Ireland were pinned for side entry at the ruck in the opening five minutes, giving Leigh Halfpenny the chance to boot Wales into a three-point lead.

O'Mahony was guilty of a much more serious infraction in the 14th minute, the flanker seeing red for leading with the elbow to the head of Tomas Francis as he attempted a clearout.

Wales, who earlier lost Dan Lydiate to a leg injury, doubled their advantage four minutes later through Halfpenny's trusty right peg.

However, Ireland enjoyed the majority of possession and territory thereafter in the first half and were rewarded for an extremely spirited fightback.

A pair of Sexton penalties drew Ireland level and a break from Robbie Henshaw then enabled Tadhg Beirne to dive over and give them a seven-point lead to defend.

Wales saw scrum-half Tomos Williams suffer a hamstring injury on the stroke of half-time but his absence did not prevent the hosts from getting back into the contest.

North capitalised after a series of Ireland handling errors to surge through a gap on the right and touch down, but Halfpenny misjudged the conversion attempt.

But that instance of profligacy from the tee did not prove costly as Rees-Zammit produced a stunning finish in the right-hand corner to put Wales back in front.

Halfpenny atoned for his earlier miss with a superb kick from the sideline to add the extras before knocking over a more routine kick as a penalty made it 21-13.

Billy Burns trimmed the deficit back to five points shortly after Sexton's exit but he failed to find touch with a penalty as he attempted to push Ireland to the five-metre line in stoppage time as Wales survived a dramatic final push from the visitors.

England start their quest to retain the Six Nations title against Scotland on Saturday just over three months after they were crowned champions.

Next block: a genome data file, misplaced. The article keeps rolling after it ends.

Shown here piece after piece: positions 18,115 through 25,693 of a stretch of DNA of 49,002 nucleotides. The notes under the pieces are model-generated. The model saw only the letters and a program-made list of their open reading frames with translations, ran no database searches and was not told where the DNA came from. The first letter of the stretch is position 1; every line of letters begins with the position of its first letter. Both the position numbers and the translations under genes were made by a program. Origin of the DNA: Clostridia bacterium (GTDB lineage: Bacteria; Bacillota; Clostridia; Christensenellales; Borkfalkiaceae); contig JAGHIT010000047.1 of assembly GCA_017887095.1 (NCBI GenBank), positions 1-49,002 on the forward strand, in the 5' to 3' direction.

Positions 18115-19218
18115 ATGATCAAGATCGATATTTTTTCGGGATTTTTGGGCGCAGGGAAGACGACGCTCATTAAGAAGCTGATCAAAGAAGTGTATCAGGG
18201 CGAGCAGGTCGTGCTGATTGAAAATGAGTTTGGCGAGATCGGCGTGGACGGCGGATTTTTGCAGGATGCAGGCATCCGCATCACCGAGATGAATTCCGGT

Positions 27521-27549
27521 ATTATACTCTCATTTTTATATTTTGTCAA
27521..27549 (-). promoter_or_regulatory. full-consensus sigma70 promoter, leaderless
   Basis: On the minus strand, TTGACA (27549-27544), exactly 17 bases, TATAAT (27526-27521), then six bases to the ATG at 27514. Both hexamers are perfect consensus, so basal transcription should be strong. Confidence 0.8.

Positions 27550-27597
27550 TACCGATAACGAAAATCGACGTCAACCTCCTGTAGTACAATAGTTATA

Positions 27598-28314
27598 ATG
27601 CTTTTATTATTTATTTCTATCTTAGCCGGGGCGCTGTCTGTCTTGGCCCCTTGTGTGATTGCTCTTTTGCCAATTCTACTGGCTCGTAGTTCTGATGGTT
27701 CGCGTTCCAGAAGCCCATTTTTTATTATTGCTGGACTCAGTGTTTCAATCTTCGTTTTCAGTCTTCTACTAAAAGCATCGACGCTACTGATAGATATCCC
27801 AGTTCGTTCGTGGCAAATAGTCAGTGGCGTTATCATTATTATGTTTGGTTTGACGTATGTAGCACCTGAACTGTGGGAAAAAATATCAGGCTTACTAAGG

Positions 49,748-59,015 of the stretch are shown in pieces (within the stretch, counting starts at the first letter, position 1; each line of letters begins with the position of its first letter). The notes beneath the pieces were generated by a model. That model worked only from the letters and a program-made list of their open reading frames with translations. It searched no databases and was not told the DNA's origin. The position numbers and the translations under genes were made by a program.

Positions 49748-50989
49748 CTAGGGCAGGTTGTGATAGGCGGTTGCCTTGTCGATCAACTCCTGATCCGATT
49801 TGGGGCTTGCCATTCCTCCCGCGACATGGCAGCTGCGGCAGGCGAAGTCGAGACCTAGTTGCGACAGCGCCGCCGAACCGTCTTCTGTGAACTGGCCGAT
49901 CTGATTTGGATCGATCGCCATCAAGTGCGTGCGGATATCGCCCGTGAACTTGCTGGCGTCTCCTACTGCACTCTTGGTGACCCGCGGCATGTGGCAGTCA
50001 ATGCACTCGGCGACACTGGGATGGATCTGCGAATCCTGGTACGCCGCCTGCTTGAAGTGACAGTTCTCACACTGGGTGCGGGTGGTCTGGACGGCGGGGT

The Red Rose dethroned Wales at the end of October, pipping France on points difference in a dramatic finale to a tournament that ended almost nine months after it started due to the COVID-19 pandemic. 

Eddie Jones' side are favourites to win the competition again, but Les Bleus are also well fancied to end an 11-year wait for Six Nations glory and face Italy in the first match. 

England do battle with Scotland for the Calcutta Cup at Twickenham, with Wales and Ireland locking horns in Cardiff on Sunday. 

Ahead of the opening round, we preview the upcoming matches with help from Opta.

ITALY v FRANCE

FORM

France have won 19 of their 21 previous Six Nations matches against Italy (L2), including their last seven in a row. Their two defeats in that time both came in Rome, in 2011 and 2013.  

Italy have lost their last 27 Six Nations matches, the longest losing streak in the history of the competition. Their last victory came at Murrayfield against Scotland in 2015, while they have not won at home since 2013. 

Les Bleus achieved a cumulative points difference of +31 in the first 20 minutes of their 2020 Six Nations matches. No other side managed a positive double-digit points difference in that period of matches, but Italy had a -39 difference. 

ONES TO WATCH

France wing Teddy Thomas scored a try in his last Test against Italy and is capable of lighting up the tournament. He can get off to a storming start in Rome.

Paolo Garbisi caught the eye at fly-half last year after being handed his debut against Ireland in October. Hopefully for his country, there is still much more to come from the 20-year-old.

ENGLAND v SCOTLAND

FORM

The last time England hosted Scotland in the Six Nations they drew 38-38 two years ago. Scotland clawed back the biggest ever half-time deficit (-24 pts, 7-31) by a side to avoid defeat in the tournament’s history, almost snatching victory before a late George Ford try denied them. 

Scotland have never beaten England at Twickenham in the Six Nations (D1, L9), their last victory against them the Red Rose at the London venue came in 1983 in the Five Nations (22-12).  

Gregor Townsend's side concluded the 2020 edition by winning their last three games in a row, their best run in the Championship since Italy joined in 2000. 

ONES TO WATCH

England captain Owen Farrell has scored exactly 1,000 Test points, one of just six men to reach that milestone. He is just four points away from reaching a century against Scotland.

Finn Russell returns to the Scotland side and the creativity provided by the fly-half will be key for Townsend's men.

WALES v IRELAND

FORM

Wales have lost their last two home games in the Six Nations, the last time they suffered three consecutive defeats at home was in 2002-03. Wayne Pivac's side have lost their last four games in the competition, their worst streak since 2006-07 (L5).  

No team scored more tries than Ireland in the Six Nations last year (17, along with France), four of those were launched from the back of a scrum. Wales (2) were the only other side to score multiple tries following a scrum.